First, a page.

an inclusive approach to prevention puts an understanding of grievances and agency at the center of national and international engagement. It recognizes the importance of understanding people and their communities: their trust in institutions, confidence in the future, perceptions of risk, and experience of exclusion and injustice.
- Prevention must proactively and directly target patterns of exclusion and institutional weaknesses that increase risk. Successful prevention depends on pro-active and targeted action before, during, and after violence. Modern conflicts arise when groups contest access to power, resources, services, and security; alongside efforts to mitigate the impacts of violence and de-escalate conflict, preventive action must actively and directly target grievances and exclusion across key arenas of risk.
Devising National Strategies for Prevention
The state bears the primary responsibility for preventing conflict and shaping a country’s pathway toward sustainable development and peace. The following are some recommendations for effective national action in partnering for prevention.
Monitor the Risks of Conflict
Engaging early in preventive action requires a shift from early warning of violence and toward awareness of risk:
Identify real and perceived exclusion and inequality, which requires strengthening the capacity for identifying, measuring, and monitoring SDG indicators8
- Strengthen national early warning systems and design systems that can effectively influence early response by national actors at various levels
- Harness technology to improve monitoring, especially in remote and conflict-affected areas, including through application of ICT and real-time data collection methods • Ensure that surveys and data collection measure inequality, exclusion, and
perceptions and are conflict-sensitive and capacity-sensitive.9
Address Different Dimensions of Risk
National actors often deal with multiple risks simultaneously with limited budgets, political capital, and time:
- Bring institutions and actors together under a peace and development framework that prioritizes the risk of conflict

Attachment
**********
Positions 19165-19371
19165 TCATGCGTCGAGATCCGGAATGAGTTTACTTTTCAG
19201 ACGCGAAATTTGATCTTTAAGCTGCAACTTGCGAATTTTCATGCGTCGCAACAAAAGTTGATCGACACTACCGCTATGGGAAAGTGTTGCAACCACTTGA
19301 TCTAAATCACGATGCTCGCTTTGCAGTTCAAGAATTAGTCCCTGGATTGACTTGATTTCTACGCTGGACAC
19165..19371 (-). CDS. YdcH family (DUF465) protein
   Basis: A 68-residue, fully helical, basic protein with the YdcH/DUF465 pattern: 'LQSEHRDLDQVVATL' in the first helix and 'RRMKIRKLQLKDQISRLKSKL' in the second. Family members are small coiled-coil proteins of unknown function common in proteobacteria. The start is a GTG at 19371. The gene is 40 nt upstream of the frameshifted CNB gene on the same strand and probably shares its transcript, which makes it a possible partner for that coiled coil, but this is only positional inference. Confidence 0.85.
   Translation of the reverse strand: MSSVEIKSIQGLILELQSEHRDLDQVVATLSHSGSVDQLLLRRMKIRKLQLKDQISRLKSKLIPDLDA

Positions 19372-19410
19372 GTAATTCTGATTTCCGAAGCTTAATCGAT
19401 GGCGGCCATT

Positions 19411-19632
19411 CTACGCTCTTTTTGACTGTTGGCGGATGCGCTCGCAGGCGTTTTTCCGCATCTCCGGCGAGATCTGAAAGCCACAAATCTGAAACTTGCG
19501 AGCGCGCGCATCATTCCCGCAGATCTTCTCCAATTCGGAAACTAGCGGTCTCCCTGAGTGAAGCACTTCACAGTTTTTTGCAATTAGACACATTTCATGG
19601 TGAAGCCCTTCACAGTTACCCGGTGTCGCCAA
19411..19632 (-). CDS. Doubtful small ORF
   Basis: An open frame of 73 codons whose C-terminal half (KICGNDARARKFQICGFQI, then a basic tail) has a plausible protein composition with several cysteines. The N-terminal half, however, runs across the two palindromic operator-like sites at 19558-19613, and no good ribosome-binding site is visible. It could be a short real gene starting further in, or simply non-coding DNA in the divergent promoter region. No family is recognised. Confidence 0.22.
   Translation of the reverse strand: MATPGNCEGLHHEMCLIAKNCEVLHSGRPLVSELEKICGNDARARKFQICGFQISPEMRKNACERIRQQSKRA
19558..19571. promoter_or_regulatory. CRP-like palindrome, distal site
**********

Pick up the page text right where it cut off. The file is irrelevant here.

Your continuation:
- Target risk spatially with investments and other actions in border and peripheral areas where grievances and violence may be more likely to exist
- Manage the impact of shocks when tensions are high
- Target action and resources to identified risks in arenas where exclusion and grievances arise over access to power, resources, services, and security and justice, and manage contestation and conflict by redistributive policies, among other possible actions.
Aligning Peace, Security, and Development for Prevention
One of the objectives of Pathways for Peace is to stimulate new thinking about the relationship of development, peace, and security—a relationship that takes concrete form in inclusive approaches to preventing conflict. A coherent strategy that can be sustained over time demands levels of integrated planning and implementation that are often challenging to development, security, humanitarian, and political actors. Each has comparative advantages at different stages of risk but sustained, inclusive, and targeted prevention requires that they coordinate more effectively. The following are some recommendations for better alignment.
Ensure that Security and Development Approaches Are Compatible and Mutually Supportive
Mutual support requires rebalancing growth and stability targets, as aggrieved groups
whose exclusion poses a conflict risk may not be the poorest and may not be in areas of high potential for economic growth. Where security interventions are warranted, social services and economic support should also be provided so that security forces are not the only interface between the state and the population.
Build Capacity and Allocate Resources to Ensure that Grievances Are Mediated Quickly and Transparently
Capacity building can be addressed through training, development of guidance, and strengthening of institutions. Support for national and local-level mediation can be integrated into planning and programming at the local level (Rakotomalala 2017).
Engage Actors beyond the State in Platforms for Dialogue and Peacebuilding